How Switzerland Lost Out To Japan In Watch Chips

Jean Hoerni, one of the ‘treacherous eight’ who left Shockley Semiconductor to co-found Fairchild Semiconductor, was Swiss. At Fairchild, Hoerni invented the planar transistor which was the key to Bob Noyce’s invention of the integrated circuit. Hoerni left Fairchild to found successively Amelco, Union Carbide and Intersil. When he founded Intersil he  tapped a couple of Swiss watch companies, Omega and Portescap, for venture capital.

 

So when Hoerni he came up with the idea of  using MOS ICs in watches in 1969, it was natural for him to suggest to his Swiss backers that they give him a $75,000 development contract to come up with suitable chips.

 

But his backers had gone to a technological consultancy which had advised them that Hoerni’s proposal was technically impractical. His backers turned him down.

 

Hoerni then flew directly from Switzerland to Japan where he met Shoji Hattori, Chairman of Seiko, and inked the deal.

 

Ten years later, most of Japan’s watch output was chip-based rather than mechanical, and the Swiss watch industry very nearly went to the wall.

Tags: fairchild semiconductor, intersil, Japan, jean hoerni, venture capital

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4 Comments

  1. David Manners
    October 31, 2011 07:51

    Thanks Tim, that’s very interesting. I see there’s a Micro Power Systems in existence today but I don’t think it’s the same one.

  2. Tim McCune
    October 31, 2011 01:43

    There’s a bit more to the story as well. The basis for this work was a patent by John H. Hall, 3,437,888, for the thin-film resistor technology used in the watch IC, he was working with Hoerni at the time and later at Intersil. Was talking about this with John last week. Hall set up Micro Power Systems with funding from Hattori.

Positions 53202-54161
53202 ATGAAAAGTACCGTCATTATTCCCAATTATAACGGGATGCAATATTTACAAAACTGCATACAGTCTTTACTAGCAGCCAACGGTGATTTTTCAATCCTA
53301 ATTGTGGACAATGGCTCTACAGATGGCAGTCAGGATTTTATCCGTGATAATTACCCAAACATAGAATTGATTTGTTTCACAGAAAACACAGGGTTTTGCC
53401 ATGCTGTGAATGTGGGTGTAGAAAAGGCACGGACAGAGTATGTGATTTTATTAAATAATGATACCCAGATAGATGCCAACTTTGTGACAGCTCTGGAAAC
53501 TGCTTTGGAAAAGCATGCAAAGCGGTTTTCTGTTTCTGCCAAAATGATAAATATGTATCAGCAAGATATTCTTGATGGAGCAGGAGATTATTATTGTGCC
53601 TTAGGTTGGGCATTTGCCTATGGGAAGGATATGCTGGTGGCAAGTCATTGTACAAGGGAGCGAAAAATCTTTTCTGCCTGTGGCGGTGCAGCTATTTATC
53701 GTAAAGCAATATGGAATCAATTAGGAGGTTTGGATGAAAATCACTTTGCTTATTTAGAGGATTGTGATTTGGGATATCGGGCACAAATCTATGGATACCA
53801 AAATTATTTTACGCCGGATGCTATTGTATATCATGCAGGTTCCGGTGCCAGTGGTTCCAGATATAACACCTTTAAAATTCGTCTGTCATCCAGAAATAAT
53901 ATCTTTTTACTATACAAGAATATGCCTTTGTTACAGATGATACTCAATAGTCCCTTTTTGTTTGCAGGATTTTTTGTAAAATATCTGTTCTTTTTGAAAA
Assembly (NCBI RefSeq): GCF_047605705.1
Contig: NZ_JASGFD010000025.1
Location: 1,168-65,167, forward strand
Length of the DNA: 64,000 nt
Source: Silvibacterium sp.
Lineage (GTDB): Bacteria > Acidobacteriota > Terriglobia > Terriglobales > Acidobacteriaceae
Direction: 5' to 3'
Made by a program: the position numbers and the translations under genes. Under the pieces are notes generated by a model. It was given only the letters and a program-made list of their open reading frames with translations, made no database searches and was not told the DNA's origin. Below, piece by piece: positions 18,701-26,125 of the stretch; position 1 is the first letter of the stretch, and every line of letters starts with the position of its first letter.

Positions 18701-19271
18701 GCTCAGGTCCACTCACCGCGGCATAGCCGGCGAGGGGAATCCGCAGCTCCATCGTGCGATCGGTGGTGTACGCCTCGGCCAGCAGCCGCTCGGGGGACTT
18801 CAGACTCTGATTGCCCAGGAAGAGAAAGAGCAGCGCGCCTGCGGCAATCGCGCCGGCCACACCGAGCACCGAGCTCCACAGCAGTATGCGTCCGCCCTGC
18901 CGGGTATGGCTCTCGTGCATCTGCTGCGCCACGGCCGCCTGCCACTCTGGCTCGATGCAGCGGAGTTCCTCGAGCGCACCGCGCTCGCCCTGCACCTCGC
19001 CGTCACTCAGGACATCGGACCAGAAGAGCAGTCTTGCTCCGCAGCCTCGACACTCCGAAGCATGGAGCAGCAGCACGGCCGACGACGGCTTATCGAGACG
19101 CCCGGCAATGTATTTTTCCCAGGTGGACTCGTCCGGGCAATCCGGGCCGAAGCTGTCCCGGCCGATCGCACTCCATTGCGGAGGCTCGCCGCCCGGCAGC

3. David Manners
    March 03, 2009 13:16

    Chris you are half right. The company I’m talking about is Union Carbide’s IC operation not the original Union Carbide company which was founded many years before the semiconductor industry existed. After leaving Amelco, Hoerni worked as a consultant for Union Carbide which wanted to set up an IC operation, In 1966 Union Carbide decided to invest $10m in a chip company to make MTL but, by then, Hoerni had had enough exiting with the memorable line (delivered in strongly French-accented English: “Semiconductors are not Union Carbide cup of tea”. Hoerni then founded Intersil with $300,000 of his own money but Arthur Rock soon rustled up a lot more from some VCs plus Olivetti. Portescap and Omega.

  4. March 03, 2009 12:05

    Whatever companies Jean Hoerni may have founded I am pretty sure that Union Carbide wasn’t one of them. Union Carbide was founded in 1917 but Jean Hoerni wasn’t born until 1924.
    http://www.ucarbide.com/history/index.htm
    http://en.wikipedia.org/wiki/Jean_Hoerni

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